Are frontmen made or born? The six members of Joe Hertler & The Rainbow Seekers are in the perfect position to answer that question. Four of them have fronted other projects, but during the past few years they have united under first-time bandleader, Hertler, to create sublime folk tinged with Motown, funk, and pop.
Joe Hertler took the time out of his busy touring and recording schedule to discuss music, venues and the planning involved in following a dream.
BOJ: How / when did you get involved in making music?
JH: I started playing in the orchestra (stand up bass, cello, violin), I believe, in 5th grade – mostly because my parents forced me to. I was pretty horrible student, especially to my music teachers – but between them and my parents – they kept me from quitting, cause I really didn’t like it very much. I ended up getting pretty humbled as an instrumentalist at Central Michigan University and quit. Amidst my post music depression, I bought a guitar and would eventually start writing songs in college.
BOJ: What instruments do you play? Do you have a favorite?
JH: Acoustic/Electric guitar, keys, harmonica, and banjo. I like to mess around in production software and MPC hardware, too! I’d say I’m most proficient at guitar, so that’d be my favorite… haha
BOJ: When did you begin work with The Rainbow Seekers?
JH: On new years eve of 2010! We were both booked on an NYE festival (they were in a different band at the time and were playing their final show). We were all label mates at the time and were sharing a hotel. We just started jamming in the hotel and they ended up playing with me on a handful of songs. Next thing I know we were picking a band name.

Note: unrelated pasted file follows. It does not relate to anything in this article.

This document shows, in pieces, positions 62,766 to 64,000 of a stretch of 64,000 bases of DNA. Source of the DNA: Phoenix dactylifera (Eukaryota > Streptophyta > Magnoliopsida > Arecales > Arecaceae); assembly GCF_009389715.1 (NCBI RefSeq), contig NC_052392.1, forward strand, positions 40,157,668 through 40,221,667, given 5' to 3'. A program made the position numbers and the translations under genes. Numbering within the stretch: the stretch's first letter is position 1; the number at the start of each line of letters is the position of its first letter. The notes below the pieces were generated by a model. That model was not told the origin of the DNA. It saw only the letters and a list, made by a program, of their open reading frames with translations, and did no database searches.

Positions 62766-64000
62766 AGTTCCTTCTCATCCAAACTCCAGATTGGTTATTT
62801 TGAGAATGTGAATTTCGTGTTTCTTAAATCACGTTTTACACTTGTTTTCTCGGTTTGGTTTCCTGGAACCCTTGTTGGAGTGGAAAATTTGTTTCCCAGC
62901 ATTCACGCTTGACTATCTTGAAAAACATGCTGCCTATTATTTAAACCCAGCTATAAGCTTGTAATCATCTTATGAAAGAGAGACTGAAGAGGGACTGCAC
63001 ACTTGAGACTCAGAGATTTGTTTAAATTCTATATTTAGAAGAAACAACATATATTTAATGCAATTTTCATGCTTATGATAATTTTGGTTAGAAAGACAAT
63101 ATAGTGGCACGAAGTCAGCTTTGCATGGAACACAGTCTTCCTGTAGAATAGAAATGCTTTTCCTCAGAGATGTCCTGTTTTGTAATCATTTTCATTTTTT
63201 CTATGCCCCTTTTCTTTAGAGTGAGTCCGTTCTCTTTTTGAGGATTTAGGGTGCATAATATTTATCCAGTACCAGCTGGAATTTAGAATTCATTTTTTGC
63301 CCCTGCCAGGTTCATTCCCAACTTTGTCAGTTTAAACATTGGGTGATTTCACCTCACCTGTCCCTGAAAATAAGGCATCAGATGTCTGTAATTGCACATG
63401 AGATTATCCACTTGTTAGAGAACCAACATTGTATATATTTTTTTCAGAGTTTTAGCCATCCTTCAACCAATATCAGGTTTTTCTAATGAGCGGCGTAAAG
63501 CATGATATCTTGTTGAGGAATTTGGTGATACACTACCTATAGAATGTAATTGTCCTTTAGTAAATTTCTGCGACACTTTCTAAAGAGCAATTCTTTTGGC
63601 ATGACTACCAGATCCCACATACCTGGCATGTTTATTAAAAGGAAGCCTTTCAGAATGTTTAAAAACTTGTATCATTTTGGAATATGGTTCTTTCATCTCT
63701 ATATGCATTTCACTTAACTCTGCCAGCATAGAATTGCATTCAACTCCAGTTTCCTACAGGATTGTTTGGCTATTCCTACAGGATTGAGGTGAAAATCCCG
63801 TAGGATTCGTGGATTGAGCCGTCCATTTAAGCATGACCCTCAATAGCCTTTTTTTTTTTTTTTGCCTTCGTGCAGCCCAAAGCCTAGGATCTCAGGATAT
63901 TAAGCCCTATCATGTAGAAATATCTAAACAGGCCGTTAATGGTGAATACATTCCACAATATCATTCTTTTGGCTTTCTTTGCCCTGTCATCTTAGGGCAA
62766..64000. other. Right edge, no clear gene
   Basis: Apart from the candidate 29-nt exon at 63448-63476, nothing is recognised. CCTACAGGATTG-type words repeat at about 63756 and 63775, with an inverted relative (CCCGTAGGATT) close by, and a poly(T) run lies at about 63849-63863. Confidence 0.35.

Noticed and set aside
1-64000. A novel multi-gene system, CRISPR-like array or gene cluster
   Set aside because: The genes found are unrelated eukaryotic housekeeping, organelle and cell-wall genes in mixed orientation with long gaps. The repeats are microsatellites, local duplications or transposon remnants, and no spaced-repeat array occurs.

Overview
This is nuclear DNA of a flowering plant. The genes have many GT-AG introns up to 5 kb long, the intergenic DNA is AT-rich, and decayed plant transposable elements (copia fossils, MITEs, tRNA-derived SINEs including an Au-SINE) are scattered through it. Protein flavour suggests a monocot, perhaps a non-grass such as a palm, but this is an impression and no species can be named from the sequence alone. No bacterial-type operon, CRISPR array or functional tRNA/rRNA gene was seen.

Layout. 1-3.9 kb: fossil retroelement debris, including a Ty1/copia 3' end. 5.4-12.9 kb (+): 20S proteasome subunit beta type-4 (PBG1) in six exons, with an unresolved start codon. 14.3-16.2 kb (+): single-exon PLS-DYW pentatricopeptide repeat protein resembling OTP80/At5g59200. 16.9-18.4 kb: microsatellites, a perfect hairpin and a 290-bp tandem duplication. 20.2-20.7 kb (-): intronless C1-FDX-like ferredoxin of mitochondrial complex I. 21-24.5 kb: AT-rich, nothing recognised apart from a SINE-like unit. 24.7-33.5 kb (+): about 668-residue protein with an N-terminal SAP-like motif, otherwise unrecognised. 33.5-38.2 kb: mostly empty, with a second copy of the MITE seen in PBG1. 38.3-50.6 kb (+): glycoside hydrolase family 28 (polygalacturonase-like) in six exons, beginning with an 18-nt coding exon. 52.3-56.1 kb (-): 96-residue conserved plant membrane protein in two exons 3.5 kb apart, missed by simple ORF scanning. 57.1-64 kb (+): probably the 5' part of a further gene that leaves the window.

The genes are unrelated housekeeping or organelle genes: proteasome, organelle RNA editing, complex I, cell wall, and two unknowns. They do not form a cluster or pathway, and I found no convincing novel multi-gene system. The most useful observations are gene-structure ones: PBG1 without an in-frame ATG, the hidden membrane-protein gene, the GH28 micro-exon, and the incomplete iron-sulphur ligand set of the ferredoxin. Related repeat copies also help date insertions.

BOJ: Describe your band’s sound in your own words.
JH: I can’t hear my own music subjectively, so I generally just refer to it as “Authentic Yacht Rock”… other people would say it is Indie soul, fringe pop, and folk rock.
BOJ: How often is band practice? Where does it take place? How does it function?
JH: Generally, once a week at the Rainbow Seeker Learning Center of America in Old Town, Lansing! We’re not really practicing as much right now, as we’re allocating our time to focus on recording. We’re almost done with a new record!
BOJ: What types of venues do The Rainbow Seekers play?
JH: My favorite room in Michigan is the Crofoot Ballroom. Mac’s bar in Lansing is our hometown venue. We’ve also played soldier field and just booked a show at Wings arena in Kzoo!
BOJ: What was your first show with the band like? How was that performance different from recent shows?
JH: Our first show was at Mittenfest 2010 (on NYE). We put together the set into a hotel room, so as you can imagine, it probably wasn’t very good. We weren’t being all that serious about it though, so it didn’t really matter at the time. We had a ton of fun!
BOJ: If you could grant your band 3 wishes – what would they be?
JH: For the sake of my bandmates? Lasting artistic and creative happiness, prolific, varied, and dynamic music/art careers, and – lastly – that they all produce happy, healthy families which they can support through music.
BOJ: What are your plans for future jamming? Anything to watch for specifically?
JH: We have a new record on the way! I can’t say when it’s coming out, but soon!!!
all of our shows are posted at www.joeherter.com
BOJ: What would you say to those looking to pursue a similar dream? Any tips to making a music career work?
JH: Read lots of books, take adventurous vacations (ie… not a cruise or resort), don’t be sensitive to put downs, work with musicians who you like as people, don’t be a dick, don’t hold grudges, support your local art community. Also, have a great product before releasing it, have a plan for everything, find someone to manage your finances if you’re bad with money, don’t sign contracts without someone who knows what they’re doing and can look it over, find more than one artistic medium, watch documentaries, go to the bar at least once a week, don’t abandon your old friends for music, don’t abandon your family for music, tell people that you love them (but only if you actually do) – also, make sure you have at least 10,000 hours of being average, find an agent, manager, and label that is respectful, transparent, and honest. Lastly, work harder than everyone else and invest everything you make into your project.